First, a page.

Let your voices be heard

Dear Editor:

I was disturbed to read of the state of Minnesota’s department of Human Services’ (DHS) plan to bring some inmates (or “clients” as DHS refers to them) from the high security St. Peter sex offender treatment facility to a less secure and restrictive facility in Cambridge. Apparently some “clients” of DHS have sued the state in federal court, claiming that a permanent stay in a sex offender treatment program violates their constitutional rights. Moving some sex offenders to Cambridge is DHS’ response to this federal lawsuit.

When the old state hospital buildings were demolished years ago, the state sold the surrounding land to Cambridge Medical Center, Isanti County, and the remainder to the city of Cambridge. Cambridge decided to have homes constructed in this area, and a neighborhood was built. Though DHS is now under pressure to take action because of the federal lawsuit, it is no longer appropriate to use the Cambridge facility for such purposes because the land surrounding the campus is now full of residential homes. DHS claims that the “clients” moved up here will be mentally impaired or medically needy, and that with improved security, there will be minimal risk to the public.

I would argue that no matter what level of security surrounding this facility, or the degree of mental impairment in these “clients,” it is simply not appropriate to house sex offenders in the middle of a residential area.

An additional concern is that while the facility is currently only licensed for 16 “clients,” and DHS is considering only six applicants right now, the facility has 48 beds. “You build it, they will come” is the adage that comes to mind in this case. Once DHS gets their foot in the door, we will have no say in whether they get themselves licensed for additional “clients.”

There was an article published in the Minneapolis Star Tribune September 13, 2013 titled, “Some Sex Offenders May Move.” I would encourage all concerned citizens to google this so that they can educate themselves further.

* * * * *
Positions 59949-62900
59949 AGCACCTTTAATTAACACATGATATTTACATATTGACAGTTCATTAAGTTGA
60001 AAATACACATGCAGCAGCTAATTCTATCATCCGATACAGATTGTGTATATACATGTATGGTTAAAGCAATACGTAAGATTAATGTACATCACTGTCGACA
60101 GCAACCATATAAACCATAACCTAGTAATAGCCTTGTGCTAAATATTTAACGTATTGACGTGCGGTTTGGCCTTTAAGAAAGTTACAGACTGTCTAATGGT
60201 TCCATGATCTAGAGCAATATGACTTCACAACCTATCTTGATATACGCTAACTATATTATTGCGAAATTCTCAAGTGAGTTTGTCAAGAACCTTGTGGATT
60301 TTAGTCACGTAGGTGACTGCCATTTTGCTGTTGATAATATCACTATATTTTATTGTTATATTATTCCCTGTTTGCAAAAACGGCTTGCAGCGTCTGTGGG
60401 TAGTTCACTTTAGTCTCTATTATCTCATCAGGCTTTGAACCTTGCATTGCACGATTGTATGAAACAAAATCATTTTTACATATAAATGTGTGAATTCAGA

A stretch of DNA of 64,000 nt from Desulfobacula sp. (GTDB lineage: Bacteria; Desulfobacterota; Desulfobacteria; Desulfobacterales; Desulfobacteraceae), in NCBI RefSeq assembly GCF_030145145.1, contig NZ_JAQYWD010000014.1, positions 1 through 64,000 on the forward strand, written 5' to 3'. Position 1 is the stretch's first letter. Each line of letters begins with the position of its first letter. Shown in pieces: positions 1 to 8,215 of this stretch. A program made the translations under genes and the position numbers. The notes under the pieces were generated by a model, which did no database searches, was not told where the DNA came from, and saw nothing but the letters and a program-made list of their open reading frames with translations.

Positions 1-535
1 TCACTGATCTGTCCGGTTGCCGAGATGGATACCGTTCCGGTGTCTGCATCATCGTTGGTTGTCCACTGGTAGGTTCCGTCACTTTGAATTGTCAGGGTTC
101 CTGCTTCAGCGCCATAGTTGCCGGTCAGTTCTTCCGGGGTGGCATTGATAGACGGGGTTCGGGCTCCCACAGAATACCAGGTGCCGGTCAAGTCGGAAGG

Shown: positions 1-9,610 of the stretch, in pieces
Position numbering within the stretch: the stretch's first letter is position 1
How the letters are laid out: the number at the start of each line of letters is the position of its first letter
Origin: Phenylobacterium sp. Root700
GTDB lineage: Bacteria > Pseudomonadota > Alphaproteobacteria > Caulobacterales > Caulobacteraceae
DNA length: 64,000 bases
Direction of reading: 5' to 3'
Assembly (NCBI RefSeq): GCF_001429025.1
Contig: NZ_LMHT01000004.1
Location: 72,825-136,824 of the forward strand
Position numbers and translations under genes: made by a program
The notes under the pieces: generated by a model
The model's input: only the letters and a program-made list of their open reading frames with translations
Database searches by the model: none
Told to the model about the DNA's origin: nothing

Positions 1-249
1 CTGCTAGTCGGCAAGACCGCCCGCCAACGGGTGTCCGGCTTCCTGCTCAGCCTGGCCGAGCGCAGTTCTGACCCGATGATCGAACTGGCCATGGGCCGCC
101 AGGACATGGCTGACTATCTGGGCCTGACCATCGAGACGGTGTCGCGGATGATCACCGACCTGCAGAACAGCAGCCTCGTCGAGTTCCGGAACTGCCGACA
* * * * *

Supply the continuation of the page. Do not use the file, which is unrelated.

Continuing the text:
The city of Cambridge’s hands are tied in this matter. Our only recourse is to let Gov. Mark Dayton know that this is far from appropriate, and invite him or his staff to visit the area so they can see first-hand how close the facility is to residential neighborhoods. Gov. Dayton is running for re-election in 2014, and is the boss of DHS, so hopefully he will be interested in our concerns. The only thing that can stop this move is citizen outcry, pure and simple.

DHS is planning on holding public meetings on Oct. 1 at 3 p.m. and 7 p.m. at the Armed Forces Reserve and Community Center in Cambridge, 505 Spirit River Drive. It is important to attend one of these meetings as well. I am certain that DHS will say anything they need to in order to assure us that there will be no risk to the people of Cambridge. Keep in mind that their goal is not one of concern for our safety and security, or what sort of risk is involved; rather, their goal is solely to respond to the federal lawsuit. They will say and do whatever it takes to get this matter off their plate. Most important, however, is that you contact the governor’s office. Hopefully the sheer volume of calls and emails will convince him and his staff that this is important.

You can contact Governor Dayton’s office in one of three ways: 1) By phone at 651-201-3400; 2) by email at http://mn.gov/governor/contact-us/ or; 3) by U.S. mail at: Office of the Governor, 130 State Capitol 75 Rev. Dr. Martin Luther King Jr. Blvd., St. Paul, MN 55155.

This is plan has wide-reaching implications on our town, and it is too important to sit back and do nothing. Please, let your voices be heard.

Mara Renier
Cambridge

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